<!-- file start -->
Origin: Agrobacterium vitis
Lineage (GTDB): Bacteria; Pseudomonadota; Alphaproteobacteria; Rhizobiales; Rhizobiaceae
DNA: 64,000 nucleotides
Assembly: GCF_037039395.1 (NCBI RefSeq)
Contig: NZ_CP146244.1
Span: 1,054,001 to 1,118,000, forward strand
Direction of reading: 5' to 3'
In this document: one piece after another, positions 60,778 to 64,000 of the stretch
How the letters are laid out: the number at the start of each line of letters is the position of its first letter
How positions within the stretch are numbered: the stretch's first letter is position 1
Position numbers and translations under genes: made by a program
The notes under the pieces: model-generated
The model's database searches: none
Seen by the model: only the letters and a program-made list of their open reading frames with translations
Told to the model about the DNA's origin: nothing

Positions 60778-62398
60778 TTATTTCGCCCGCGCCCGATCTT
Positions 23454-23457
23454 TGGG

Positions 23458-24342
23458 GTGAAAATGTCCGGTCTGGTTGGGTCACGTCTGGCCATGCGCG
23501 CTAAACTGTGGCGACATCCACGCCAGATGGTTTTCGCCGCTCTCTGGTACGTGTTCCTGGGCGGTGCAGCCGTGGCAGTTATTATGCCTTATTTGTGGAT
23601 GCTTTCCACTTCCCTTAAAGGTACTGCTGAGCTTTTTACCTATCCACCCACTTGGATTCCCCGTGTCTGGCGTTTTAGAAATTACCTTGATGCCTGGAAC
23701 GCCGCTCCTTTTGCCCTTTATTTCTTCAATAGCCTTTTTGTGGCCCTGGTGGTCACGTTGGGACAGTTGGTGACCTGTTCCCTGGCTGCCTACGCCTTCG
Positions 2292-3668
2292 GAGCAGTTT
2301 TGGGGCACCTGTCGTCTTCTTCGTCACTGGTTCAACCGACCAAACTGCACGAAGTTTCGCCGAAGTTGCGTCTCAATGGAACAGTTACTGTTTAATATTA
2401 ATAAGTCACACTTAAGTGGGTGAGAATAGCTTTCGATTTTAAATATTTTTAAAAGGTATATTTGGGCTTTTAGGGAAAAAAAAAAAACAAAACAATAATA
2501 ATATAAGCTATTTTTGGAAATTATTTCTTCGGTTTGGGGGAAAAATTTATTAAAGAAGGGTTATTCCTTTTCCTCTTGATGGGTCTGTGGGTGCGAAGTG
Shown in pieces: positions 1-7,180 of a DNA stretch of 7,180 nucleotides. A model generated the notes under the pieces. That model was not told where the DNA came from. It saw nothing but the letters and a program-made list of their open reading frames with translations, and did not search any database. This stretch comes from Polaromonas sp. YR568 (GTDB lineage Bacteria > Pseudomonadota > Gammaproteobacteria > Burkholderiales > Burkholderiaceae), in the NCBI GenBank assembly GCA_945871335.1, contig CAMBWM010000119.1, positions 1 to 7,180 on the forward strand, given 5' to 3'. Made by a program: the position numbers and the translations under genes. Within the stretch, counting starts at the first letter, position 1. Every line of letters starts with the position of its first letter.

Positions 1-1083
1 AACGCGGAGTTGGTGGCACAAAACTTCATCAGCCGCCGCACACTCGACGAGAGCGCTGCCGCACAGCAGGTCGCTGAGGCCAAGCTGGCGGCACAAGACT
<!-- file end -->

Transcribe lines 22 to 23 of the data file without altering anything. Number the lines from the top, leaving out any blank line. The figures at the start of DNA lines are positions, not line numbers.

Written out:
23501 CTAAACTGTGGCGACATCCACGCCAGATGGTTTTCGCCGCTCTCTGGTACGTGTTCCTGGGCGGTGCAGCCGTGGCAGTTATTATGCCTTATTTGTGGAT
23601 GCTTTCCACTTCCCTTAAAGGTACTGCTGAGCTTTTTACCTATCCACCCACTTGGATTCCCCGTGTCTGGCGTTTTAGAAATTACCTTGATGCCTGGAAC